In the rain and mud
150 years ago today the Battle of Williamsburg was fought. Here’s how the lieutenant colonel of the 33rd New York wrote home about the regiment’s role in the fight. The 33rd was in Smith’s division of Keyes’ corps.
From a Seneca Falls, New York newspaper in 1862:
Letter from Lieut. Col. Corning
The Palmyra Courier of last week publishes the following letter from Lieut. Col. CORNING, of the gallant Thirty-Third, concerning the fight at Williamsburg on the 5th. inst. the letter will be read with interest by our readers:
FORT MCGRUDER, Va.
May 6th, 1862.
***** We have had another hard fight through rain and mud, and, Southerners would say, a right smart fight. We engaged the enemy on the right flank, and after hours of hard fighting, drove them panic-stricken from the field. It gives me much pleasure to say that the Thirty-Third came out ahead of any Regiment engaged at this point. Three of our Companies were not engaged in this action, having been left in one of the rebel forts, as guard, about a quarter of a mile in the rear of the scene of action. Col. TAYLOR was with four companies, a little to the right and front, in the woods, as skirmishers. I had command of three other companies on the field, with the exception of some thirty men back on the road, guarding and helping our division train-wagons through. So you can see that the Thirty-Third was not in a very good condition to make a big fight;but for all that they did most nobly. The companies under my command stood the fire of the rebels well. The enemy came upon us rather unexpectedly, and our artillery were obliged to retire to secure a better position, as also two regiments of infantry. There was one regiment on our right that retired a short distance and halted. I brought my companies back a few rods, halted, came to the front and continued the fire. The regiment on our right fell back again, the enemy coming up at a double quick. They were now within 25 rods of us, when Col. TAYLOR came up, and after a brief consultation ordered our regiment to charge. The boys with terrific yells, rushed to the front, discharging their pieces with terrible effect, carrying terror and dismay to the opposing lines, resulting in the final discomfiture and defeat of the enemy.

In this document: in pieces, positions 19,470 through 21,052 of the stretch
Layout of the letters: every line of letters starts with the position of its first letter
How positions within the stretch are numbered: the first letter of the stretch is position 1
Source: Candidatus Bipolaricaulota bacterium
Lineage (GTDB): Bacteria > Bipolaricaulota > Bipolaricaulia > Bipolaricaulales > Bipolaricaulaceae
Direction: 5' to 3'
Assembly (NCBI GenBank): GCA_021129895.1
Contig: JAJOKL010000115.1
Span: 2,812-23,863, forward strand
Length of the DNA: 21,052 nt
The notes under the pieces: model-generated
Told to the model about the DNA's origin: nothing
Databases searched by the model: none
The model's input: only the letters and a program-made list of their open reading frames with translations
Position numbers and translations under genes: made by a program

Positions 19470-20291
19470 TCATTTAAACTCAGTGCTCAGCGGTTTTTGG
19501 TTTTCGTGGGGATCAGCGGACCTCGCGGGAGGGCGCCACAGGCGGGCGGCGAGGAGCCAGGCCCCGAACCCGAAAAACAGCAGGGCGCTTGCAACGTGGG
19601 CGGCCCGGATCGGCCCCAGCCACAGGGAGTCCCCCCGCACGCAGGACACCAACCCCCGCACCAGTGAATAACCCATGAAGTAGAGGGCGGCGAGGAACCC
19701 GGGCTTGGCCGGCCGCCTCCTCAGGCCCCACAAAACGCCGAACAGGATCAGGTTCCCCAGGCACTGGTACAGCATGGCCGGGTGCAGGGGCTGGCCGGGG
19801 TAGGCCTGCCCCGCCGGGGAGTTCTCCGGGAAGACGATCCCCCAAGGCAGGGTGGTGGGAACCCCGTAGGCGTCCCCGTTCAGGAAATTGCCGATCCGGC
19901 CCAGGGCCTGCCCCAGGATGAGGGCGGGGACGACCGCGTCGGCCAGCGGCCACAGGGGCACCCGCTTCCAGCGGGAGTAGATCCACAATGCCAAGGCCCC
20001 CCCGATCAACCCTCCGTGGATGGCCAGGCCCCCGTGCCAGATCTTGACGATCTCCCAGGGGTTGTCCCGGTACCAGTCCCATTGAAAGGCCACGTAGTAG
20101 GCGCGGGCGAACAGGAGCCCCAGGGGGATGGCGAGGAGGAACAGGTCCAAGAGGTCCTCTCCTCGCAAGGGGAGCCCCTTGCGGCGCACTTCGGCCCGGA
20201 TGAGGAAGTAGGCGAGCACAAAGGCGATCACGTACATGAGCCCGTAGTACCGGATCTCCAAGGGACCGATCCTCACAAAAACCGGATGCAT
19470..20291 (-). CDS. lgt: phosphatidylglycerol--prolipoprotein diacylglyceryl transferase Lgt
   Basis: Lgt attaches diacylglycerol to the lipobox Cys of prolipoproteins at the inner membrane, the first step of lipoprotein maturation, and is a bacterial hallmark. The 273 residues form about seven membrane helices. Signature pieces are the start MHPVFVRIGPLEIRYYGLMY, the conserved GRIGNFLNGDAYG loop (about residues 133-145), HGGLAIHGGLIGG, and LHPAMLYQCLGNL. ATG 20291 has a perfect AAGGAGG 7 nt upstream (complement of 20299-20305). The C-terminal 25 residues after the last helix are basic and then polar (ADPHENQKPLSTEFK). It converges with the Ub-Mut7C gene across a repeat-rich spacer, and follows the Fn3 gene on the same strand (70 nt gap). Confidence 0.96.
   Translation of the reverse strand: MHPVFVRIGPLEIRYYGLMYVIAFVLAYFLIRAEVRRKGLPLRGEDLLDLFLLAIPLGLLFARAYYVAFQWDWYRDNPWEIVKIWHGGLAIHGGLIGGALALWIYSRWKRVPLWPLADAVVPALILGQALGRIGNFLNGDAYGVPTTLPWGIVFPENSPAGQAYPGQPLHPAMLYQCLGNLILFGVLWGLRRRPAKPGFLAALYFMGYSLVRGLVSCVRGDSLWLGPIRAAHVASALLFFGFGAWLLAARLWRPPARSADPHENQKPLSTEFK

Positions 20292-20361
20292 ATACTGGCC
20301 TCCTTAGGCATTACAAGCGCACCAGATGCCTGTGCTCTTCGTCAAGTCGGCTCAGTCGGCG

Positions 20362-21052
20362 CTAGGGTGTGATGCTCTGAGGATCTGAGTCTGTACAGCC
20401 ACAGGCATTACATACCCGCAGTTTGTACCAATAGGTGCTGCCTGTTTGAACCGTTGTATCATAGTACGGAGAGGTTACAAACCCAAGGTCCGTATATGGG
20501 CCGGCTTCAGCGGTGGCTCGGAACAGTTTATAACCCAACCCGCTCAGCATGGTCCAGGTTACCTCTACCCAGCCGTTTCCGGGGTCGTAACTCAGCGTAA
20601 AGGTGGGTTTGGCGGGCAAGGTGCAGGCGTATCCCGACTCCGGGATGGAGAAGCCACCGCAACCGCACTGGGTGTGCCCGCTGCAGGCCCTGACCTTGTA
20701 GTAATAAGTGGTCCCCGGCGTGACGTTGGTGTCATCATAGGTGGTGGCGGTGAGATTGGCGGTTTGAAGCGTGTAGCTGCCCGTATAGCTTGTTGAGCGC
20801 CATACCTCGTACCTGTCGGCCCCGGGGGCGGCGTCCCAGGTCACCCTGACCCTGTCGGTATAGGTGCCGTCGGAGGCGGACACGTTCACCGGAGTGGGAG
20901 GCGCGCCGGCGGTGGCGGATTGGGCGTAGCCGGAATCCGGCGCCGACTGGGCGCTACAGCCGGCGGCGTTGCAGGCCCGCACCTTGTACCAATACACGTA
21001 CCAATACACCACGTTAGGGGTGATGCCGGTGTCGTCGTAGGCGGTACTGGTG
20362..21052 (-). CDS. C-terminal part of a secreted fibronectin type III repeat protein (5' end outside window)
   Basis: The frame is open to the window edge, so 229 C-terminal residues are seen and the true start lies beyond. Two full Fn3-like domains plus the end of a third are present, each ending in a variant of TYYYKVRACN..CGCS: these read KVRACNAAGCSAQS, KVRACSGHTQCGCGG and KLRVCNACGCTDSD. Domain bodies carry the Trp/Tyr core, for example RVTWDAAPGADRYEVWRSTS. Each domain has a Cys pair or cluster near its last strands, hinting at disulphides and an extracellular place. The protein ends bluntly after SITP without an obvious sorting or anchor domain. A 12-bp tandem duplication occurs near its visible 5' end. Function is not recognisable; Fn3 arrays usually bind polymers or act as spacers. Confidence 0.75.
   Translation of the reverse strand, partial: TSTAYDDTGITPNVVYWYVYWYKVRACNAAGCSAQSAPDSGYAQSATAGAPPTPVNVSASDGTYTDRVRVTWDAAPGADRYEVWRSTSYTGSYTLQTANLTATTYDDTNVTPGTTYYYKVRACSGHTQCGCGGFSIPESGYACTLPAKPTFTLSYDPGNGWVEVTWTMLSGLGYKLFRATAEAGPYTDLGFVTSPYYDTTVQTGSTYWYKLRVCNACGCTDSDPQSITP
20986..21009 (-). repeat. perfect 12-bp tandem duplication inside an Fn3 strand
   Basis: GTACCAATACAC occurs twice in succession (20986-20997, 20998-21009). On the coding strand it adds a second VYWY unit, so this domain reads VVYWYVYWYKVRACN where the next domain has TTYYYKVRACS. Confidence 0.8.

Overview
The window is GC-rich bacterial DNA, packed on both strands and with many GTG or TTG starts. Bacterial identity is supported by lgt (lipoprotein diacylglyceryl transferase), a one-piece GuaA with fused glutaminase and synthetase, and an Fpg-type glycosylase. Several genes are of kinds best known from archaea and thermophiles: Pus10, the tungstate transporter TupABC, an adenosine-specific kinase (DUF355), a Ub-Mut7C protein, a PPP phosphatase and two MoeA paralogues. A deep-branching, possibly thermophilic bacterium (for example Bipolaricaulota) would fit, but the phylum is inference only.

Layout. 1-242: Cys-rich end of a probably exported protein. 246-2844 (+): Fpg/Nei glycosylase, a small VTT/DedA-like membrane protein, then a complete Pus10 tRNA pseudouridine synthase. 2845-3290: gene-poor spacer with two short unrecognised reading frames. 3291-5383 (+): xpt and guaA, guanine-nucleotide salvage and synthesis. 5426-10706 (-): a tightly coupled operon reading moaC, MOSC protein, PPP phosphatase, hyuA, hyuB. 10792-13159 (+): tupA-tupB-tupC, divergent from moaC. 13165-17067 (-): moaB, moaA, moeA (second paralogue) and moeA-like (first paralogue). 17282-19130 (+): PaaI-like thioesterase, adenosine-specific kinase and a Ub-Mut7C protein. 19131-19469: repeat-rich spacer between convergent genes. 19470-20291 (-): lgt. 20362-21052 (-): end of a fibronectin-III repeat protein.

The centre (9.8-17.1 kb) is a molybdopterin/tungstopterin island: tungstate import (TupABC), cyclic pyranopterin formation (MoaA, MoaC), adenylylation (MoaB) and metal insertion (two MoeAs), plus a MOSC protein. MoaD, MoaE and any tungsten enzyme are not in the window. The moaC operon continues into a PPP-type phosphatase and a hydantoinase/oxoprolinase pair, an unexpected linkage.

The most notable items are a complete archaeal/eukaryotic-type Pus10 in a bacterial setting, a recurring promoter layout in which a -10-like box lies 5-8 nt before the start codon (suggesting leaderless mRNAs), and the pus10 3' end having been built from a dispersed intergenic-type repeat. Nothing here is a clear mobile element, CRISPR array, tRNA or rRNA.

Night and drizzling rain were now upon us; but as the smoke lifted, we could see that the ground was thickly strewn with the rebel killed and wounded, presenting a ghastly and sickening sight. One Colonel, a Lieutenant Colonel, and a Major of the general staff, were among the killed. We took three captains, two Lieutenants, and 150 prisoners; from 60 to 70 killed, and many more wounded. The 33d took nearly all the prisoners. Our part of the fight was of short duration, but most gloriously done. Gen. MCCLELLAN sent his compliments to our regiment this morning, for the bravery and heroic conduct displayed on the occasion. We had one Captain and 28 men missing; 18 wounded, two of whom will most likely die. It appears almost remarkable that our regiment had so few casualties.
***** But what a day and what a time to march and fight; every man wet to the skin, our clothes covered with mud throughout. Mud-mud-mud!- Even the field where the fight occurred was ankle-deep with mud. But night was upon us – a cold, dark, cheerless night. – Around us lay the dead and wounded – friend and foe, who had fallen fighting together. But wrapping our blankets around us to protect us from ceaseless rain, we lay down to obtain that rest which we all so much needed. To some it proved a long and tedious night, while others slept as calmly as though reposing on a bed of down. As for myself I did not expect to sleep, and was surprised when at last I fell into a short but undisturbed slumber. – Very few there were who did not joyfully hail the morning’s dawn. Few can realize what we have passed through during the past 48 hours; and yet to-day our men feel very cheerful. We have pitched our tents, and if we get a good night’s rest, we shall feel as good as new again. L.W.C.